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Memory and Learning
by Linda E. Balsiger, M.S., CCC-SLP
director of www.bendlanguageandlearning.com in Bend, Oregon
What is the common denominator of all aspects of learning? Information processing! Memory is the mechanism through which all information is stored and retrieved, and it is a crucial component of learning success. Children with learning disorders often have memory deficiencies in one or more of the following areas:
Phonological memory – Phonological memory is a temporary storage area for the phonological or speech sound components of language. In reading, it is needed to decode new words – because sounds and syllables must be stored in working memory until they can be "blended" together to form a word. Children with weak phonological memory may have difficulty decoding new words, and consequently read at a slower pace then other children.
Linguistic Memory – The ability to store and recognize common linguistic patterns, word parts (or morphemes), and high-frequency words leads to greater word recognition and reading fluency. Research shows that children with reading disabilities need 40+ exposures to a word before it is stored as a recognizable "whole word", whereas normally developing readers only need 10-14 exposures. Children with reading disorders such as dyslexia also have trouble noticing and recognizing the distinct parts of words, and the underlying linguistic and phonological patterns in words. They need explicit instruction to acquire these patterns, and to "match" them to words with similar patterns already stored in memory.
Visual sequential memory – Good spellers typically visualize words when they spell, and the ability to spell irregular non-phonetic sight words involves the use of visual sequential memory. (Note: This type of visual memory is strongly "wired" to the linguistic processing areas of the brain.)
Auditory memory – Auditory memory allows us to remember spoken information. Children with auditory memory weaknesses may have trouble following long or multi-part directions. They may also struggle to learn information that is presented only through oral instruction. Often times it appears that these children are listening, but their information recall is incomplete or inaccurate. Many of these children are visual learners, and learn best when visual instruction or hands-on experiential learning accompanies verbal instruction.
Rote memory – Rote memory is the ability to memorize information that has no inherent meaning, through sheer repetition (usually oral). Rote memory is important as early as kindergarten, when children must memorize the alphabet and sound-letter associations. Later, rote memory is required to memorize state names, multiplication tables, chemistry periodic tables, and foreign language vocabulary. Children with rote memory weaknesses learn best when they utilize multiple modalities to learn new information, and when they use techniques to make the information more meaningful. For example, stories with visual pictures can be used to give more meaning as well a visual image to rote information. Music is also an excellent modality for learning rote facts such as multiplication tables, since it integrates a different part of the brain. Many children with dyslexia suffer from rote memory deficiencies, and are often quite strong in skills that reside in the "right-brain"– such as art, music, and visual-spatial skills. They can be more successful learners by building upon their learning strengths, and incorporating multiple modalities for learning new information.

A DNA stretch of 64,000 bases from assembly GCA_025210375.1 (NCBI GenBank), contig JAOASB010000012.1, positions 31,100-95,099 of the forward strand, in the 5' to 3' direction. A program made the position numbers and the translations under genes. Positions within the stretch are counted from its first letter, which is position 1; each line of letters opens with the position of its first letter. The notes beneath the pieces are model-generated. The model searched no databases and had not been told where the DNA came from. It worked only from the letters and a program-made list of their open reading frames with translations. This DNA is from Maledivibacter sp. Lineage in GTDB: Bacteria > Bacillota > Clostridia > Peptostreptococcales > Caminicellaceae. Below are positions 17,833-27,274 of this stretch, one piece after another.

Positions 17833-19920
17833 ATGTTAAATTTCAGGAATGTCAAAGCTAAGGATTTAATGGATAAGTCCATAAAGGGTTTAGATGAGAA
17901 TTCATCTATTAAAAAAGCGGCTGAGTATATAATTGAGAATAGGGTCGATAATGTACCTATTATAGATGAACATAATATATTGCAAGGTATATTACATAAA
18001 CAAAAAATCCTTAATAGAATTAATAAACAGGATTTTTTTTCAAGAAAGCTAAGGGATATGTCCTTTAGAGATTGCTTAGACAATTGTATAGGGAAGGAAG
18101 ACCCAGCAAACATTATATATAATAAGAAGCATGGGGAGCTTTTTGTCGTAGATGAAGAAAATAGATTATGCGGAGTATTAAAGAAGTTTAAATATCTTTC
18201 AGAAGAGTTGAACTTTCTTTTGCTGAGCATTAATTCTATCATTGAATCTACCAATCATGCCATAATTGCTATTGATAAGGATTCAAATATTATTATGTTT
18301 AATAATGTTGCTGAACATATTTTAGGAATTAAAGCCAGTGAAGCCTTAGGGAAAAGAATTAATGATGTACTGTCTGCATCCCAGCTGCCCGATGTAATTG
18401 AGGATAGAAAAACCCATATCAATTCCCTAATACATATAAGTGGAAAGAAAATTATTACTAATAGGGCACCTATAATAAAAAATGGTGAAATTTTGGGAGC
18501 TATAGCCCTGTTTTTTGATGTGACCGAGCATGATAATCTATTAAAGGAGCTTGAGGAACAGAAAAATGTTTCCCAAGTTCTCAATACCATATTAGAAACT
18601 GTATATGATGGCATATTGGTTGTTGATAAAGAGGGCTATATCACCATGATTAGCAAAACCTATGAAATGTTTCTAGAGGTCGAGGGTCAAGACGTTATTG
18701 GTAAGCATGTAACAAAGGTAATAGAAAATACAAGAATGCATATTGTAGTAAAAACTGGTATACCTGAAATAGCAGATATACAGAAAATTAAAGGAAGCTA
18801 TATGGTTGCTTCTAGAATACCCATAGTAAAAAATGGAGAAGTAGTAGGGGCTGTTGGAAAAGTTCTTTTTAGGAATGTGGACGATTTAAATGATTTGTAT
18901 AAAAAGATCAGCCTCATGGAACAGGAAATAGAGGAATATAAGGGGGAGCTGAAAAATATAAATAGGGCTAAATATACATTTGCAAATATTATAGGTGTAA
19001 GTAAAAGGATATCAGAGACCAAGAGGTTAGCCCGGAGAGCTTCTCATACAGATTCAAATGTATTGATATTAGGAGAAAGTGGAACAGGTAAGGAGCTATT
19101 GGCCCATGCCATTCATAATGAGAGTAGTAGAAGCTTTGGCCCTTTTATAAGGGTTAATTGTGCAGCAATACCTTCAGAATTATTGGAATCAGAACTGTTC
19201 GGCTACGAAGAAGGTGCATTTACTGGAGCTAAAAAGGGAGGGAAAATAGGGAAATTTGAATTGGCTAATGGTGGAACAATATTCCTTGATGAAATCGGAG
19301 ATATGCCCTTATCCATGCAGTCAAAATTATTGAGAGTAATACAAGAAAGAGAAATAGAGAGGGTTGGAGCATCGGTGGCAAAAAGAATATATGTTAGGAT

Some students appear to learn new information, but cannot recall it later on-demand. This is often due to problems with the retrieval of information rather than its storage. Retrieval can sometimes be helped by building stronger semantic networks and associations between words and concepts, which improves the organization and access to stored information. Many students with poor retrieval have good recognition memory, and are able to recognize the correct answer if tested with multiple choice questions or matching formats. They may also benefit from the use of a "word bank" list when they are being tested with a fill-in-the-blank or short answer test format.
Memory is an essential component of learning, and many children with learning disorders have deficiencies in certain aspects of memory. If you have concerns about the presence of a learning disorder, a comprehensive learning evaluation that includes an assessment of memory is recommended.
Linda Balsiger, M.S., CCC-SLP is a learning specialist and certified speech-language pathologist. She is the owner of Bend Language & Learning, a private practice focused on language and learning disorders. See www.bendlanguageandlearning.com for more information.
.Disclaimer: Internet Special Education Resources (ISER) provides this information in an effort to help parents find local special education professionals and resources. ISER does not recommend or endorse any particular special education referral source, special educational methodological bias, type of special education professional, or specific special education professional.
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